The NSDI reviews have been, for me, substantially more interesting, no doubt in part because the papers are more interesting (to me). The "first round" is nearing the end, and at least on my papers, the review scores are remarkably consistent. In cases where they aren't consistent, there's usually a clear reason for the discrepancy that comes out in the reviews, which tend to be longer and more detailed for systems conferences. While that's all very satisfying, at this point I'm hoping to be offered some dramatically more controversial papers to look at for Round 2, or I'll be finding the PC meeting pretty boring. (I should note I have a paper submitted to NSDI, so I reserve the right to either completely trash the reviewing system, or sing its praises ever-higher, depending on the eventual outcome.) Finally, I still like the hotcrp interface a lot.

I get asked to serve on a number of PCs, and usually, I make efforts to serve, because I believe such service is important to the community. But I must say, doing these two at roughly the same time has led me to think I'll be more circumspect in the future. The older I get, the more precious time seems to become, and perhaps I've just reached a point where I think I've done enough PC service that I can be choosier about what I agree to, aiming for things that are more enjoyable. At the same time, I wouldn't want everyone to start acting that way, since then I imagine it would be tough to get good PCs together for the many conferences we have.

Thursday, November 12, 2009


This post is about surveys. It's motivated by one of my tasks last night, as I has to spend some time going over the final proofs for the survey Hash-Based Techniques for High-Speed Packet Processing, written with Adam Kirsch and George Varghese, which happily will finally be "officially" published (as part of a DIMACS book). The link is to a submitted version; I'll try to find a "final" version to be put up when possible, but the delta is small. I'll take the liberty of complimenting my co-authors on the writing; if you want a quick guide on the connection between hashing and routers, it should be a good starting point.

It occurs to me that I've written a number of surveys -- I mean, a lot*. Indeed, I'm sure in some circles I'm known mostly (and, perhaps, possibly only) for some survey I've written. That is not meant as self-promotion; indeed, I'm well aware that some people would view this as quite a negative. After all, as comments in a recent post felt it important to point out (and argue over), the mathematician Hardy wrote: Exposition, criticism, appreciation, is work for second-rate minds. I would disagree, and I would hope to encourage others to write surveys as well.

I've found writing surveys a useful tool in both doing and promoting my research. I've done surveys for multiple reasons. It's a good way to learn a new topic. It's a good way to bring some closure to a long line of work for oneself. It's a good way to frame and popularize a research direction or a set of open problems. And finally, I've found it's a good way to provide a bridge between the theoretical and practical communities.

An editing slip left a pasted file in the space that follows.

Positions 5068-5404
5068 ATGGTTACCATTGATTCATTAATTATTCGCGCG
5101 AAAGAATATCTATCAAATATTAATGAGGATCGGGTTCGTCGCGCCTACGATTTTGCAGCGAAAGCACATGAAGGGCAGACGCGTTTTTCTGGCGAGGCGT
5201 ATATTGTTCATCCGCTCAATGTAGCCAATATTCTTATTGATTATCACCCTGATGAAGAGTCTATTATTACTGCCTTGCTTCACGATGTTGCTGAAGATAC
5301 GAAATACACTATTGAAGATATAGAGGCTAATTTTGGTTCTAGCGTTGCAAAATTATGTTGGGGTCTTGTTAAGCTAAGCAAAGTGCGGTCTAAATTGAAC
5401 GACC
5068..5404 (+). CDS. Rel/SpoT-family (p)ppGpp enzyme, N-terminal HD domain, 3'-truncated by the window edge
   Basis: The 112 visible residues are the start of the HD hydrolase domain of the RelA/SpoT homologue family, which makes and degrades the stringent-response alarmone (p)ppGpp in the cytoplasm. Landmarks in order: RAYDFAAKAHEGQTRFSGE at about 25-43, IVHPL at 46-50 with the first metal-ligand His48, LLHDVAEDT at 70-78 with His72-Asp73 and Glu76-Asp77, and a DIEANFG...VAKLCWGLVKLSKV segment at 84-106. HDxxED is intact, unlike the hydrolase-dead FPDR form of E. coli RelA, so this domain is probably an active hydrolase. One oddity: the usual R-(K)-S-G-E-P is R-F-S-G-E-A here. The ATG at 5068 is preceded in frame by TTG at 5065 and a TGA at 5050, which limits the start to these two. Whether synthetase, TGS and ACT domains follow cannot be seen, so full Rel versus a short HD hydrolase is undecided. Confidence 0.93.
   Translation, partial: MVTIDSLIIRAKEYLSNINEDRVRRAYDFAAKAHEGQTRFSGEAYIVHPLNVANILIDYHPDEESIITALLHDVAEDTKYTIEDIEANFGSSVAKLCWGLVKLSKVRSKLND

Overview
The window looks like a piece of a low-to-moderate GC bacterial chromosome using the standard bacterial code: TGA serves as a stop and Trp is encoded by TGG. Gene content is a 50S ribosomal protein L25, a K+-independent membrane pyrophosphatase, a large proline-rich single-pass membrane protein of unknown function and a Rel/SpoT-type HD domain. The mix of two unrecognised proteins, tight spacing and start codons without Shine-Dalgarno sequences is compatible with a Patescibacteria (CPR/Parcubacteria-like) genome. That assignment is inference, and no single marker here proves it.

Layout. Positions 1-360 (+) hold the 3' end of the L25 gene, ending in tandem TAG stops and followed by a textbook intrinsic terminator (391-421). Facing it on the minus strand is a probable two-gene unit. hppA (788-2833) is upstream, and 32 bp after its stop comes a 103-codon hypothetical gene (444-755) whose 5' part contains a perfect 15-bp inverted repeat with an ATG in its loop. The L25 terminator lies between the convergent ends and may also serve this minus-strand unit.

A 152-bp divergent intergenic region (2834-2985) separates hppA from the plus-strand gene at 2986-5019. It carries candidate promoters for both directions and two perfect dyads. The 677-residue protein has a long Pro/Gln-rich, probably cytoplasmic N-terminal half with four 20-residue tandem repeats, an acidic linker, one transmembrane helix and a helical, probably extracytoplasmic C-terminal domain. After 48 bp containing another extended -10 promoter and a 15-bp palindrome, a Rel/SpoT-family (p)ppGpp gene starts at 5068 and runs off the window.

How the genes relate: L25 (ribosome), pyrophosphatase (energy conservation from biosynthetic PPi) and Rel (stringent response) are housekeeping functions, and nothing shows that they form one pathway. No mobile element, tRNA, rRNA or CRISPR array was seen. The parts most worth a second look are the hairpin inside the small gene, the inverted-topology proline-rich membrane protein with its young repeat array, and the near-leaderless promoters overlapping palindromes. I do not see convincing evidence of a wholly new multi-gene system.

Earlier in my career, there didn't seem to be much of a home for publishing surveys. I was fortunate that the journal Internet Mathematics started when it did, and was willing to take surveys. Otherwise, I'm not sure where my surveys on Bloom filter and power laws -- my two most cited (and I would guess read) would have ended up. These days, surveys seem to have become more acceptable, thankfully. The Foundations and Trends series, in particular, have provided a natural outlet that has spurred a number of impressive and useful surveys. I admit these booklets tend to be a bit longer than what I have usually aimed for, but I was usually hoping just to find some journal (or conference) that would take a survey, so length was actually a negative. I imagine someday I'll get up the energy to write something for this series.

But perhaps there are now other mechanisms for producing and publishing surveys. I view Dick Lipton's blog as providing one or more well-written mini-surveys every week (a truly amazing feat). Wikipedia provides a means for what seem to be essentially collaborative mini-surveys to also be written on technical topics; perhaps some Wiki-based tool or archive could be developed that would allow for richer, growing and changing surveys with multiple contributing authors.

In any case, when somebody suggests to you that exposition is for a second-rate mind, keep in mind that not everybody agrees. Writing a survey has become downright respectable. If you feel like disagreeing strongly, in the most vocal way possible, then please, go ahead and write a survey as well.

* Here's a possibly complete list. Co-author information and other related information can be found on my List-of-Papers page. Current links are provided here for convenience.